U.S. Economy Shrank by 1.5% in Q1 But Consumers Kept Spending

FILE PHOTO: General view of metal cutting machines inside Gent Machine Co.’s 55-employee factory in Cleveland, Ohio, U.S., May 26, 2021. (REUTERS/Timothy Aeppel/File Photo)

The U.S. economy shrank in the first three months of the year even though consumers and businesses kept spending at a solid pace, the government reported Thursday in a slight downgrade of its previous estimate for the January-March quarter.

Last quarter’s drop in the U.S. gross domestic product — the broadest gauge of economic output — does not likely signal the start of a recession. The contraction was caused, in part, by a wider trade gap: The nation spent more on imports than other countries did on U.S. exports.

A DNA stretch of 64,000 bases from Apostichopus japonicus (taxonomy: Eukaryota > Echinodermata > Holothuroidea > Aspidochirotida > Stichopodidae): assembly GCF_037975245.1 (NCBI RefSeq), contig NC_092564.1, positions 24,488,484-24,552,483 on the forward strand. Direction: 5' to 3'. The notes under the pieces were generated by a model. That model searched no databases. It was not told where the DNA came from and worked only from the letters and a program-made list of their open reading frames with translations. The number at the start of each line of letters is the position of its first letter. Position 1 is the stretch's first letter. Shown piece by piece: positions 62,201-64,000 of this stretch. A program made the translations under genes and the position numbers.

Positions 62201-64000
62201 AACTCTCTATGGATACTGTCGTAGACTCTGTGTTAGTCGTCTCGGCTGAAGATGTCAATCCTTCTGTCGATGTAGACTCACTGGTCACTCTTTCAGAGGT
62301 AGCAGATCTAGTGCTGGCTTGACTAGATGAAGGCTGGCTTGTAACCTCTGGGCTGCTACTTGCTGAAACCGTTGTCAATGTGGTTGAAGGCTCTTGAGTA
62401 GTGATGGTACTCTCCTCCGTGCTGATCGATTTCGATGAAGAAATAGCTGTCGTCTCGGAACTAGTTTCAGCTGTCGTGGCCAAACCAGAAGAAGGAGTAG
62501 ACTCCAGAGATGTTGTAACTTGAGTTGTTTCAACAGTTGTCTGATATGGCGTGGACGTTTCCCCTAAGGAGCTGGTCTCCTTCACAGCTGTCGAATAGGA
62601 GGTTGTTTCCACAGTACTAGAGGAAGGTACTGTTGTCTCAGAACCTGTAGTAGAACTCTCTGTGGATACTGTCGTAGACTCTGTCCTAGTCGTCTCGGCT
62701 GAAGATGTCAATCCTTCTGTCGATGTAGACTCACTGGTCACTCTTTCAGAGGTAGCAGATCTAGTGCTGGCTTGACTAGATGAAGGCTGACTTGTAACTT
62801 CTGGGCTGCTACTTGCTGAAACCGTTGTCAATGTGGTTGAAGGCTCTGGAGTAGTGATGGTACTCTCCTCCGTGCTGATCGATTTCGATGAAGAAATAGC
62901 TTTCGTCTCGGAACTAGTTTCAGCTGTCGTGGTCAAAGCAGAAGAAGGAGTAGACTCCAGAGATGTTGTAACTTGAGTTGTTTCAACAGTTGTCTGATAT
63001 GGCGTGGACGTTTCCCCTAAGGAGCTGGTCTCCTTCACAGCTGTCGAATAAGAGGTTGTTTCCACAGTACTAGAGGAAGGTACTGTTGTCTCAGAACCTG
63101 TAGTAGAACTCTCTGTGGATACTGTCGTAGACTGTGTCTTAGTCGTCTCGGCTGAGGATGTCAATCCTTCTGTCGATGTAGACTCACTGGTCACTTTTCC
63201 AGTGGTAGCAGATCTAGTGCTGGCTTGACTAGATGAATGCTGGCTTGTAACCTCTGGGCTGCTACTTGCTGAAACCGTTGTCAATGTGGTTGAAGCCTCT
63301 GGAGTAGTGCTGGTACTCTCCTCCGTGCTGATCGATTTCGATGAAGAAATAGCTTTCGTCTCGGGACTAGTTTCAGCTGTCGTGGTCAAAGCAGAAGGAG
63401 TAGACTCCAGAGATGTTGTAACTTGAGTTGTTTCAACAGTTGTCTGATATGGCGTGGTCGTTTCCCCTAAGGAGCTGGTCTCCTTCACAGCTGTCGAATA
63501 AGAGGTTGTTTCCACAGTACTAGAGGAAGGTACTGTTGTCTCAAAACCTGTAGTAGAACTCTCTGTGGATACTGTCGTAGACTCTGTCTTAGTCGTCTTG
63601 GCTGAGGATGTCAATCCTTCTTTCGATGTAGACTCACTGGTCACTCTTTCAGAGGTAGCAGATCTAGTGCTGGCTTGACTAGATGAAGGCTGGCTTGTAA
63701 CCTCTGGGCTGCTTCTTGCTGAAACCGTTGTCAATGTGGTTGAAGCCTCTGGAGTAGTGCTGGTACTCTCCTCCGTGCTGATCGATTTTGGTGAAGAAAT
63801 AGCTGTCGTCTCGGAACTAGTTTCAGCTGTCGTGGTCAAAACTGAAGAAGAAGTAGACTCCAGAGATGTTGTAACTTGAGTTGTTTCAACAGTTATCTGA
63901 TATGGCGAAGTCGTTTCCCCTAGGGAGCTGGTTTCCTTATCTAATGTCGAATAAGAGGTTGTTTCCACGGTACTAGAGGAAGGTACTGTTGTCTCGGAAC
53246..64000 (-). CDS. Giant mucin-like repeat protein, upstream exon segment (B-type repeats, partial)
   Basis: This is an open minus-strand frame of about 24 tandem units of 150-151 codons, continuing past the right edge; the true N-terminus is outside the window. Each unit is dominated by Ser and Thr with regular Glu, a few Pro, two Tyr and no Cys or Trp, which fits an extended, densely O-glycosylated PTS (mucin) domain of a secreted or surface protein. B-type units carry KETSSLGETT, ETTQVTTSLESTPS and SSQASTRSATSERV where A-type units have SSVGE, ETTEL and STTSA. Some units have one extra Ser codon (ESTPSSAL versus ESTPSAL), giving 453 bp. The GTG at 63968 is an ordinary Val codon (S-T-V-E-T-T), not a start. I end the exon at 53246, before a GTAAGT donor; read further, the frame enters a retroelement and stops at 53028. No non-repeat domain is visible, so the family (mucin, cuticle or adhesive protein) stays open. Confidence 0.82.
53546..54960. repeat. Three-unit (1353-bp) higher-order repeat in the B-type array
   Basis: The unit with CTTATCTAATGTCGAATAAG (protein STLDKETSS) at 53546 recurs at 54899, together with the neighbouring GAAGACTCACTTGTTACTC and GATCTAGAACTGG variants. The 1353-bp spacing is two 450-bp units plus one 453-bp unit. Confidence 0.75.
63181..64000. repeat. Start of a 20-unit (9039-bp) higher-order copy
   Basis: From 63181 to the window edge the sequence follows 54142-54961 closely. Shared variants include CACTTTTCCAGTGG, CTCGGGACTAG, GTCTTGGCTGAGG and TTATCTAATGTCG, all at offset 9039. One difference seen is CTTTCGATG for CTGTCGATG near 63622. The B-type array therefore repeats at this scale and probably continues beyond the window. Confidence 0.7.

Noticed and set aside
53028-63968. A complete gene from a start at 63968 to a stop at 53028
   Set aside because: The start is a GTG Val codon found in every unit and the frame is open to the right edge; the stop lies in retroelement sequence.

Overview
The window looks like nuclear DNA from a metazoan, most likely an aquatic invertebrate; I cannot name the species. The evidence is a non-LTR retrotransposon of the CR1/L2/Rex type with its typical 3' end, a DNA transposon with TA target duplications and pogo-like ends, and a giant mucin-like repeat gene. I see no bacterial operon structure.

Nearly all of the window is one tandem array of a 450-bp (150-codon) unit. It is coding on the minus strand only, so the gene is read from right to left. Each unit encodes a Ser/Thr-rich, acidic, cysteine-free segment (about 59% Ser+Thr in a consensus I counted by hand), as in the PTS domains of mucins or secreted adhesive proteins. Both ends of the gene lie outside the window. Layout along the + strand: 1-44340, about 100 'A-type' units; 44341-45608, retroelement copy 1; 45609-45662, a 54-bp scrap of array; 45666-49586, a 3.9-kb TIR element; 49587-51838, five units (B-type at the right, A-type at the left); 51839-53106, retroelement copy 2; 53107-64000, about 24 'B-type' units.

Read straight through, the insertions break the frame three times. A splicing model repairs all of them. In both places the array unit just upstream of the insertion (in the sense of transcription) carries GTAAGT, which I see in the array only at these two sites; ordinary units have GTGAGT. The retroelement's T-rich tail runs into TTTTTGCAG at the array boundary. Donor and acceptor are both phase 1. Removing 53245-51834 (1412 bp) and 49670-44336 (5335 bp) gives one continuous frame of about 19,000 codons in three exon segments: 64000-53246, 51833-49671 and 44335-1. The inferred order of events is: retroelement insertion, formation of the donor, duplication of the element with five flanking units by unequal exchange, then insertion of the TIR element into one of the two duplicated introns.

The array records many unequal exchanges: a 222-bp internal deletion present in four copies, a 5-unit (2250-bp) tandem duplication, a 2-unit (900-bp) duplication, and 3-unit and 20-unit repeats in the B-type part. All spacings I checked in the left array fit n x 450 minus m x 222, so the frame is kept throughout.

Also contributing to the weakness was a slower restocking of goods in stores and warehouses, which had built up their inventories in the previous quarter.

Analysts say the economy has likely resumed growing in the current April-June quarter.

The nation remains stuck in the painful grip of high inflation, which has caused particularly severe hardships for lower-income households.

A poll this month by The Associated Press-NORC Center for Public Research found that Biden’s approval rating has reached the lowest point of his presidency — just 39% of adults approve of his performance — with inflation a frequently cited contributing factor.

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